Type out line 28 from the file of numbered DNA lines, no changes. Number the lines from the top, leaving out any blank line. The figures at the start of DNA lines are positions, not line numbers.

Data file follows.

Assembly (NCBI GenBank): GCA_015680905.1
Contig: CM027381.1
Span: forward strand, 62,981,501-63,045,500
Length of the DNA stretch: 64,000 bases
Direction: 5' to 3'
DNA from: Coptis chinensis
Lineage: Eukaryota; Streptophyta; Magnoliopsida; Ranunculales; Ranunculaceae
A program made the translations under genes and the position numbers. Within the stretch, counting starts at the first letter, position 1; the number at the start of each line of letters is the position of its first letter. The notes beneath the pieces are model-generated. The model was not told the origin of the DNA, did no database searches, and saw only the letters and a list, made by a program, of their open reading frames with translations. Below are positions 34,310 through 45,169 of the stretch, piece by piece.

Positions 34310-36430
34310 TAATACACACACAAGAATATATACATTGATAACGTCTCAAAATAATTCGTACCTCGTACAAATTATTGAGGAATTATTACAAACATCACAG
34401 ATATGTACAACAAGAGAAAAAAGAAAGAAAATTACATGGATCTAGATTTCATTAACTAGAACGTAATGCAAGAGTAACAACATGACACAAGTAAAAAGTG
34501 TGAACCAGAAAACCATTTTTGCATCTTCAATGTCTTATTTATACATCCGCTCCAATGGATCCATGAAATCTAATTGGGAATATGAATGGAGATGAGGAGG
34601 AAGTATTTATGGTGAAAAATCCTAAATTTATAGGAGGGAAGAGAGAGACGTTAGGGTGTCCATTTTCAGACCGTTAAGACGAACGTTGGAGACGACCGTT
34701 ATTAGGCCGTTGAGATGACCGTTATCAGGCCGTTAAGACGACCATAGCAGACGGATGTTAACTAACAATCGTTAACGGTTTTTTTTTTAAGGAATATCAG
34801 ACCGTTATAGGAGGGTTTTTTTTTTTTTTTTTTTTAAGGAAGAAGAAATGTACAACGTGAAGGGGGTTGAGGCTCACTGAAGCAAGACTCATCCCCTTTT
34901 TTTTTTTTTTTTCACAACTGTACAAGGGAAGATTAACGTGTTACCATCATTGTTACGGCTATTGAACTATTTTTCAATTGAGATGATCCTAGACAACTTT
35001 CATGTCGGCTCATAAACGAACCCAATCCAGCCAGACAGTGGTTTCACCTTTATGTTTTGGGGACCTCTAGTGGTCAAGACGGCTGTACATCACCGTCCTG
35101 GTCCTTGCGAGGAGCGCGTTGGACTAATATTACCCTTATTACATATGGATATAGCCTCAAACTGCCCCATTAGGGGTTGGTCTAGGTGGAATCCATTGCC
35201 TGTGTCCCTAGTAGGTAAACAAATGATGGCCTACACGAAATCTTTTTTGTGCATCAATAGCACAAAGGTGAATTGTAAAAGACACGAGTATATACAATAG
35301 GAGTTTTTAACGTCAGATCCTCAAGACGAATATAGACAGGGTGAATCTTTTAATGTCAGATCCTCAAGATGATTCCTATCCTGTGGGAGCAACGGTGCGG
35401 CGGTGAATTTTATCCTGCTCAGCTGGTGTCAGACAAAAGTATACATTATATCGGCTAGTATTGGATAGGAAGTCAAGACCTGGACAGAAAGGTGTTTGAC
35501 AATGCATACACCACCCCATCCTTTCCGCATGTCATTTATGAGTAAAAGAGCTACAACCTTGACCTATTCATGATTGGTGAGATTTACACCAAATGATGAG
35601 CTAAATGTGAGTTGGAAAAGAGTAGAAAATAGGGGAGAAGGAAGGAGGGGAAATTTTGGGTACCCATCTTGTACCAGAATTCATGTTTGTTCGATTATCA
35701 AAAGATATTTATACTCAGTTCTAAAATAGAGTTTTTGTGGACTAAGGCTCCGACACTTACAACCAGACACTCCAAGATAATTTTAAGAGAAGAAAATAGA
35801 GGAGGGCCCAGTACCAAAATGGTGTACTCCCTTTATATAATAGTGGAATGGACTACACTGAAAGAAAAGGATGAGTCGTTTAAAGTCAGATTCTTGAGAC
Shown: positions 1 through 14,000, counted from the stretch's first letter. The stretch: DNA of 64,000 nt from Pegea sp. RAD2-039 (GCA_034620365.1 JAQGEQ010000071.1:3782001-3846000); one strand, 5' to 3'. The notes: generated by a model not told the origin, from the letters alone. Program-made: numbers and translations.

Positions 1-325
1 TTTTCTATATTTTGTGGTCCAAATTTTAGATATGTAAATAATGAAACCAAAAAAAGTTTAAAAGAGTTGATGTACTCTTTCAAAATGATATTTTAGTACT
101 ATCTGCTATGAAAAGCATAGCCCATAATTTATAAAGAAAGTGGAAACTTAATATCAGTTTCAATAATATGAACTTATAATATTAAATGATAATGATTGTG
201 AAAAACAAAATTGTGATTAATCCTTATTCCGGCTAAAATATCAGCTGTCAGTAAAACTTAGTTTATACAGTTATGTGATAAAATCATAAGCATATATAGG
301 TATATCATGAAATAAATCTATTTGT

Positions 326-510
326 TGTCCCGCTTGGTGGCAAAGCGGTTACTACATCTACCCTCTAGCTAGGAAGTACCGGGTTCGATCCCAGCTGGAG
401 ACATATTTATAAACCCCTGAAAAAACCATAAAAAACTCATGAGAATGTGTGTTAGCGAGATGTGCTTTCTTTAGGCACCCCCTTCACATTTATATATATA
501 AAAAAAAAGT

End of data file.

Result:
1 TTTTCTATATTTTGTGGTCCAAATTTTAGATATGTAAATAATGAAACCAAAAAAAGTTTAAAAGAGTTGATGTACTCTTTCAAAATGATATTTTAGTACT